Rodger McDaniel is the Pastor at Highlands Presbyterian Church
in Cheyenne. This is an excerpt from yesterday’s sermon.
The Gospel tells several stories of Holy Week. One is of betrayal but it was not only Judas who would betray Jesus. Another is of death but that one has a hopeful ending. The overarching story is of one who believed so strongly in God’s vision for the world that he was willing to die for those beliefs. That is where I find meaning in Palm Sunday. It’s not in the fickle crowds who are wildly waving palm branches in anticipation this is the new King David who slaughtered his own of thousands while Saul could only kill his thousands. It’s not our fickleness that is being celebrated but his courage.
The man riding on the back of that donkey knows what lies ahead. The parade into Jerusalem is his death march. Still he rides through a crowd he knows will abandon him. By Thursday night of that last week, even his disciples will go to sleep rather than pray with him.
What matters to you so much you would march into a crowd of your peers knowing they disagree with you? What cause matters so much you’d write a letter to the editor or your congressman, organize a rally, give a speech…put your reputation on the line? Ideas, issues, causes matter to each of us but is there anything that matters to you so much that you’d risk your reputation, your friendships, your acceptance among friends and colleagues?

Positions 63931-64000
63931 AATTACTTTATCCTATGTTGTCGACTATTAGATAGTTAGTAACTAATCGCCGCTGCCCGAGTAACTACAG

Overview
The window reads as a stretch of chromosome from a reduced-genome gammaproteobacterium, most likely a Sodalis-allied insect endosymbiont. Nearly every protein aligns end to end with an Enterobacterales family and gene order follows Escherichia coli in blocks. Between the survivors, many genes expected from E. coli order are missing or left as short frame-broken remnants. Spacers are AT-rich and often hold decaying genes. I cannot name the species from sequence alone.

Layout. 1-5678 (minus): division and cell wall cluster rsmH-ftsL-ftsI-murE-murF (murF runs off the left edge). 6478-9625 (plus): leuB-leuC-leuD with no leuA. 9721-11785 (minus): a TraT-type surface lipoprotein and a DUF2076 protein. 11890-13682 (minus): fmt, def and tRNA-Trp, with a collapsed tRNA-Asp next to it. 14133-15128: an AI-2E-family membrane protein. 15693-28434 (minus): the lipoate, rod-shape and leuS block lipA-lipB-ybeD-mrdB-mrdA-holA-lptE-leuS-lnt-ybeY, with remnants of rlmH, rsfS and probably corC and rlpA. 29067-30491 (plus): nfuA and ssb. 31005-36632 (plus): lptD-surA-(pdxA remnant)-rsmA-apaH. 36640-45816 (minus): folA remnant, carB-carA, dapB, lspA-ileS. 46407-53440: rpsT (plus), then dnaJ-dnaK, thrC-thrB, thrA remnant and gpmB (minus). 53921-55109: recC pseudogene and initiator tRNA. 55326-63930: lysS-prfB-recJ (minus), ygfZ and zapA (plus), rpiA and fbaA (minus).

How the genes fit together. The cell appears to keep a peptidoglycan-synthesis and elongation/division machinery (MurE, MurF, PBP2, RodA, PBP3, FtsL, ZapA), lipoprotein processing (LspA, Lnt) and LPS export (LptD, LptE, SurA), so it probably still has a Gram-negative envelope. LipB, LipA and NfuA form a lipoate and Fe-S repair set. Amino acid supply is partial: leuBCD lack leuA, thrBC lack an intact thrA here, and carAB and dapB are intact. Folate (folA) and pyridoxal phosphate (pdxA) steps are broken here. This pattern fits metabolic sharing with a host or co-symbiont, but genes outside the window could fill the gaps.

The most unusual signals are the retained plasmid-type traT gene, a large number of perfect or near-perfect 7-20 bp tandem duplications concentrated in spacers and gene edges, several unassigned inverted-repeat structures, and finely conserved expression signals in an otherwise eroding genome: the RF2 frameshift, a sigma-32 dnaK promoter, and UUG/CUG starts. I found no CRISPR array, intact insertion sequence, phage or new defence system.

Many in that first Palm Sunday crowd had been there three years earlier, listening when Jesus gave his sermon on the mount. They had heard his words. “Blessed are the poor in spirit, for theirs is the kingdom of heaven. 45Blessed are the meek, for they will inherit the earth. 6Blessed are those who hunger and thirst for righteousness, for they will be filled. 7Blessed are the merciful, for they will receive mercy. 8Blessed are the pure in heart, for they will see God. 9Blessed are the peacemakers, for they will be called children of God.”
Apparently, they didn’t think he meant it anymore than today’s politicians who proclaim hopes for peace mean it. Their disappointment must have been palpable when they realized Jesus actually meant it. Unlike King David, Jesus was meek, humble, hungry for justice and bestowing God’s blessings not on military victories but on the peacemakers.
Then the Palm Sunday crowd turned ugly. In John’s Gospel: Pilate went out to the Jews again and told them, ‘I find no case against him. 39But you have a custom that I release someone for you at the Passover. Do you want me to release for you the King of the Jews?’ 40They shouted in reply, ‘Not this man, but Barabbas!’ Barabbas was a bandit. From then Pilate tried to release Jesus, but the people cried out, ‘If you release this man, you are no friend of the emperor. Everyone who claims to be a king sets himself against the emperor.’ 13 When Pilate heard these words, he brought Jesus outside and sat on the judge’s bench at a place called The Stone Pavement. 14He said, ‘Here is your King!’ 15They cried out, ‘Away with him! Away with him! Crucify him!’
Think about it. Crowds like to hear the words of Jesus. They like it his quotes about justice, peace, humility. We are comfortable with theologies of hope. But we want leaders like David, victorious, willing to live by the sword and to die by the sword, who are strong not humble, unjust when the times call for injustice. We like a hopeful faith but we need someone who is tough enough, flawed enough to protect us from the insecurities of the times.
We love it when our leaders talk like Jesus but deep down where our insecurities dwell, we want them to act like David.